Postnatal elation

Nikisha Smith says she draws all her inspiration from her three-year-old daughter, Samora. - Mark Lyndersay
Nikisha Smith says she draws all her inspiration from her three-year-old daughter, Samora. - Mark Lyndersay


My name is Nikisha Smith and I draw all my inspiration from my three-year-old daughter, Samora.

I would say I’m from the Deep South, ‘cause my mom is from Rio Claro and my dad is from Moruga. It’s hard to get deeper than that.

I always find time to go back home and to ring my mom and dad.

But from the age of 23, I’ve been living on my own, renting my own apartment, taking care of me.

I have one child, my lovely daughter, Samora. You know they say Lucozade is “energy in a bottle”? She’s a LOT of energy in a LITTLE bottle!

Samora wants to be all kinds of things when she grows up – a doctor, a lawyer, a chef. Whatever she eventually decides, I will support her.

I’m a single mother. When (I became pregnant with) Samora, I would say I was kinda tossed between, what would I do?

But for me, abortion was not a consideration.

Her dad is part-time in her life. I’m not a person to force anything on anybody and Samora is already such an independent little girl!

I get my strength and energy from Samora, ‘cause she was born with a clubfeet. She’s had several surgeries, the first at the tender age of eight months!

And she ALWAYS bounced back.

When I looked at her, even with her foot being in the cast, she would walk and climb and creep – she was such a little baby! And we, who are big and grown and

mature, sometimes we break down so easy!

I look at her and I say, “I am not going to allow myself to fail!” And I get that burst of energy! I am so grateful for her and for life!

My first ultrasound was in 3D, where the doctors could pick up on any defect, and I think they picked up on her club-feet around my seventh month through that, because one told me she was lying transverse. They tried sweeping the womb, to get her to turn, but there was nothing they could have done.

And the doctors were saying I had to go to clinic every week – apparently they take people with rare blood type very seriously.

I had natural childbirth but they had to use the forceps, ‘cause she had swallowed amniotic fluid and she had also stool in me – everything that could go wrong that day was just going wrong. The pregnancy was great but the birth itself was traumatic.

The paediatric doctors said, “Mummy, we need to take her now!”

She spent a week in the neonatal ward, in critical.

There was something wrong with her feet. She had swallowed fluid and ingested the stools. I wasn’t able to breastfeed her.

They had her in an incubator, tubes going into her mouth, drips in her – so her foot was the furthest thing from my mind!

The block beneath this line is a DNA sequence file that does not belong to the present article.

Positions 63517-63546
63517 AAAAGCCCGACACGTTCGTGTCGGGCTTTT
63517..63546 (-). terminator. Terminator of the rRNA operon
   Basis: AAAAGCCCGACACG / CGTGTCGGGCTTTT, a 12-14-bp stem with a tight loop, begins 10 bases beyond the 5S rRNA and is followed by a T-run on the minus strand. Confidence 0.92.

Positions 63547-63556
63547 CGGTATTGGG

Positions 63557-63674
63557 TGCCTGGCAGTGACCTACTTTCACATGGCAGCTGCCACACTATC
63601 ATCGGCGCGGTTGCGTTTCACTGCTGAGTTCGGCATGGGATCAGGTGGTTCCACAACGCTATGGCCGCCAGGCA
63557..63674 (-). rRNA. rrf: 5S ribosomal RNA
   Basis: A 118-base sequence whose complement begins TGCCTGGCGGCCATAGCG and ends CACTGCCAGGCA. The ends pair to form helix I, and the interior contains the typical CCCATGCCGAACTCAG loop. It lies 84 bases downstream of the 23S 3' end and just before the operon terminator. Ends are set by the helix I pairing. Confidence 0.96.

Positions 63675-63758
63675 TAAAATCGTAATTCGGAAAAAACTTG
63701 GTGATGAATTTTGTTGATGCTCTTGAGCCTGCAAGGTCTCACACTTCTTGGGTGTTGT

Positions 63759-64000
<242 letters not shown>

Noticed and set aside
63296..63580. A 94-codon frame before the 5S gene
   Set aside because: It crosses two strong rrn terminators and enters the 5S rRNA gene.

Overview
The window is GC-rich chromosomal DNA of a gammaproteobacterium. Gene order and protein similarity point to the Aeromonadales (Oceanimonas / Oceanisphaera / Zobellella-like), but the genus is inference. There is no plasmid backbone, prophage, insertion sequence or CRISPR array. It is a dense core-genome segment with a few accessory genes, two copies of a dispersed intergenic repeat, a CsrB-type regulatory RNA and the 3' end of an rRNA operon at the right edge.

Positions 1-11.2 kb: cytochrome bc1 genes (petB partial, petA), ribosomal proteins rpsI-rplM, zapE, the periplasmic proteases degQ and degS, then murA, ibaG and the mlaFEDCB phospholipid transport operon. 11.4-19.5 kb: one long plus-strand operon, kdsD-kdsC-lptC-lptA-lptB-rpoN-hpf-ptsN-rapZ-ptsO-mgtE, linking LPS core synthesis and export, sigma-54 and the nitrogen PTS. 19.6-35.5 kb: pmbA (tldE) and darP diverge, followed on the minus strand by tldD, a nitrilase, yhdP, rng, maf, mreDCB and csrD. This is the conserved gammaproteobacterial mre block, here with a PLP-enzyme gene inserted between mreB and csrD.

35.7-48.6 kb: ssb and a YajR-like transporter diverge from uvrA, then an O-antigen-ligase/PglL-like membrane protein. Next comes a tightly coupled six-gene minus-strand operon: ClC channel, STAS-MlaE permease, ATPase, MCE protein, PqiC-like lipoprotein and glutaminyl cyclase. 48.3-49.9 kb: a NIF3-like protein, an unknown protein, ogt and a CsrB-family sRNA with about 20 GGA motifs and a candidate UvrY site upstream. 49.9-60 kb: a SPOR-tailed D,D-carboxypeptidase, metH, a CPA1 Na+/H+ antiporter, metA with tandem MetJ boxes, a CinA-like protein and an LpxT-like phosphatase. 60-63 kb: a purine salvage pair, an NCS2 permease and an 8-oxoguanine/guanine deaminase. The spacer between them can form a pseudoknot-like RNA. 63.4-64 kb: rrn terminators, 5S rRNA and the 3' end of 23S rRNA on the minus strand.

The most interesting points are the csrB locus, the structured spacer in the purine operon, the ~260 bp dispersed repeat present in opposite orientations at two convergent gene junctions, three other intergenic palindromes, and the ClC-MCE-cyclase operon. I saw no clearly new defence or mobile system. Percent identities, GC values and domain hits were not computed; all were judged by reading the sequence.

Nikisha Smith - Mark Lyndersay

If you see her now, you would not believe she was born (with a club-foot).

She jumps! She climbs!

She’s a normal child. It’s just that her foot is not flat.

I wonder, “Where did you get that (strength) from?”

I wouldn’t take all the credit. Her dad, he reads a lot of books and stuff, so I give him some of the credit.

From the time she could understand Samora and me have prayed together. She’ll put her little hands together and pray for Granny, Grandpa, all her little

friends, everybody.

A friend in Morvant phoned me to say he was hearing the neighbours beating their little child.

I said, “Why you calling me? Why you not calling the police?” I told him, go down to the station and make sure that child is taken from those parents. You don’t want to hear the child died and you didn’t do anything!

Samora likes her cartoons but she knows how to go on my phone and find them. She asks, “Mummy, do you have data?”

All these big words she knows how to use. like “reconnected.”

I monitor what she watches.

I wake up in the night to kiss my daughter and hug her up. If she is tossing and turning, I know she’s hungry. I’ll get up and make her a bottle just the way

she likes it. And she’ll grab on to my ears and drink and play with my ears. And she’ll go fast back to sleep.

My daughter is my inspiration. Besides my personal relationship with God – I live by, “Let go and let God” – since Samora came into my life, my

blessings have just magnified.

When I look at her, I think I shouldn’t be worried. I have life.

Every day, I promise God I will be good, just, please, please give me the health and strength to be here to see the great things my daughter is going to do when she’s older.

I know work is hard to come by nowadays, but there is always something you can do.

In my spare time, I do pedicures and I love it.

If one day, I wake up and I don’t have a job, I know I can clean a foot and make some money.

Don’t be selfish. Don’t turn a blind eye. If, in your area, you know a family that is not well off, you can assist in any way.

We don’t know where this road takes us. We don’t know the morning we may wake up and need someone else to assist us.

I try not to think about her growing up and moving out and having her own life. I know it’s going to happen one day.

But the relationship we have now, I know she’s not going to forget me.

You hear people talk about a Trini likes to party, likes bacchanal, the way we speak, the food we create – but, for me, “Trini” is just a short word for

being a Trinidadian.

But I don’t want to shorten it: I think we should call ourselves what we are: Trinidadians.

So for me, a Trini is a Trinidadian.

I know people are talking about independence for Tobago, but for me, Trinidad and Tobago is one. And you cannot separate the two. We are Trinidad

and Tobago.

Read the full version of this feature on Wednesday at


"Postnatal elation"

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